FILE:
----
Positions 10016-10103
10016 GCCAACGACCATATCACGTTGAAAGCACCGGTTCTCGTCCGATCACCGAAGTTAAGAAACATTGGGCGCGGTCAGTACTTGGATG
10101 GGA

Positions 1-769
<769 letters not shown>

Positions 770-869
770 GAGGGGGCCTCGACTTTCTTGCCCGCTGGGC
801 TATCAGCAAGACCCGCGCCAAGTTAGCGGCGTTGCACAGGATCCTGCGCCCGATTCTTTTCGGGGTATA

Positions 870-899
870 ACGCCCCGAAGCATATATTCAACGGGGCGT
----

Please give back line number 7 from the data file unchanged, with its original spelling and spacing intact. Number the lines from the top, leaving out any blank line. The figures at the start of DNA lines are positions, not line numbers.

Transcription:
770 GAGGGGGCCTCGACTTTCTTGCCCGCTGGGC